• The DNS resolver sends a query to the TLD authoritative name server, which responds with a referral to the authoritative name server responsible for the second-level domain (SLD) of the requested domain (e.g., “”).
  7. SLD Authoritative Name Server Query:
    • The DNS resolver sends a query to the authoritative name server for the SLD, which finally provides the IP address associated with the requested domain.
  8. DNS Resolver Caches the Result:
    • The DNS resolver caches the obtained IP address for a specified time (Time to Live or TTL). This caching helps to speed up future queries for the same domain and reduces the load on DNS infrastructure.
  9. Operating System Updates Local DNS Cache:
    • The operating system updates its local DNS cache with the newly obtained IP address, allowing subsequent requests to be resolved more quickly.
  10. Web Browser Establishes Connection :
    • The web browser uses the obtained IP address to establish a connection with the web server hosting the requested website. The requested web page is then retrieved and displayed to the user.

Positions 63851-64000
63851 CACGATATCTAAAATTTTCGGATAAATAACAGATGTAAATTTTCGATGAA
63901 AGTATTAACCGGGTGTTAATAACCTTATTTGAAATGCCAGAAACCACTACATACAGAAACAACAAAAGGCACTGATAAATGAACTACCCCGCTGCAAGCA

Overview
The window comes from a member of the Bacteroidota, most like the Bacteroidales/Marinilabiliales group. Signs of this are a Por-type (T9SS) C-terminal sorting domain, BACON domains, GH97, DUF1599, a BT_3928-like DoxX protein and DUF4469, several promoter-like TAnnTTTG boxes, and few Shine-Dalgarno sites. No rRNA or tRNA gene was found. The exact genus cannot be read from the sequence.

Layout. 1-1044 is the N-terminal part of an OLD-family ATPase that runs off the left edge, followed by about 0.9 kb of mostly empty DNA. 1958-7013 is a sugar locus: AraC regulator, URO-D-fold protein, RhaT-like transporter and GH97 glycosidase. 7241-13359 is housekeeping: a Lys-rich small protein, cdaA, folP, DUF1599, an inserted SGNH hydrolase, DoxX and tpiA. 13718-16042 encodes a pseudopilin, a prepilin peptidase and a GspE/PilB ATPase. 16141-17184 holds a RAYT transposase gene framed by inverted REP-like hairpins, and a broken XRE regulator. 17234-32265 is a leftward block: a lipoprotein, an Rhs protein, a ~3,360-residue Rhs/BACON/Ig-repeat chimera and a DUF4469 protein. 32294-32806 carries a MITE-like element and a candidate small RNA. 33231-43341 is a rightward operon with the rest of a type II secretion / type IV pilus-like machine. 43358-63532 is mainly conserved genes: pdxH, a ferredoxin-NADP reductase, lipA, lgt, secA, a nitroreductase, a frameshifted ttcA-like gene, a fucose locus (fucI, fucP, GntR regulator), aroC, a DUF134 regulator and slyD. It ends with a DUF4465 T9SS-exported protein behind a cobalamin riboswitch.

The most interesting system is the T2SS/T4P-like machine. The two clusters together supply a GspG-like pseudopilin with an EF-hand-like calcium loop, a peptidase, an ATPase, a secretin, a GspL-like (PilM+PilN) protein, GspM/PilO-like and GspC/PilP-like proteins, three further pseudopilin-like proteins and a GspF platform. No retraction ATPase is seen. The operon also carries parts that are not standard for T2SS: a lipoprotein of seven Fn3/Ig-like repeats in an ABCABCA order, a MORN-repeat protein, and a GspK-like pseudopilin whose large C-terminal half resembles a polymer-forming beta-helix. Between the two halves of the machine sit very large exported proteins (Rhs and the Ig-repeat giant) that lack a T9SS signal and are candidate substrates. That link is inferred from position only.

11. Error message:
    • If the query reaches the authoritative server and it cannot find the information, it returns an error message.

        This process ensures that users can access websites using human-readable domain names, abstracting the need to remember numerical IP addresses.

        What is DNS Records ?

        DNS records are entries in the Domain Name System (DNS) that provide information about a domain and its associated services. These records help in translating human-readable domain names into machine-readable IP addresses and play a crucial role in directing the traffic for various services associated with a domain. Each DNS record type serves a specific purpose. Here are some common DNS record types:

        1. A (Address) Record:
          • Associates a domain with an IPv4 address. For example, it maps to the corresponding IPv4 address (e.g.,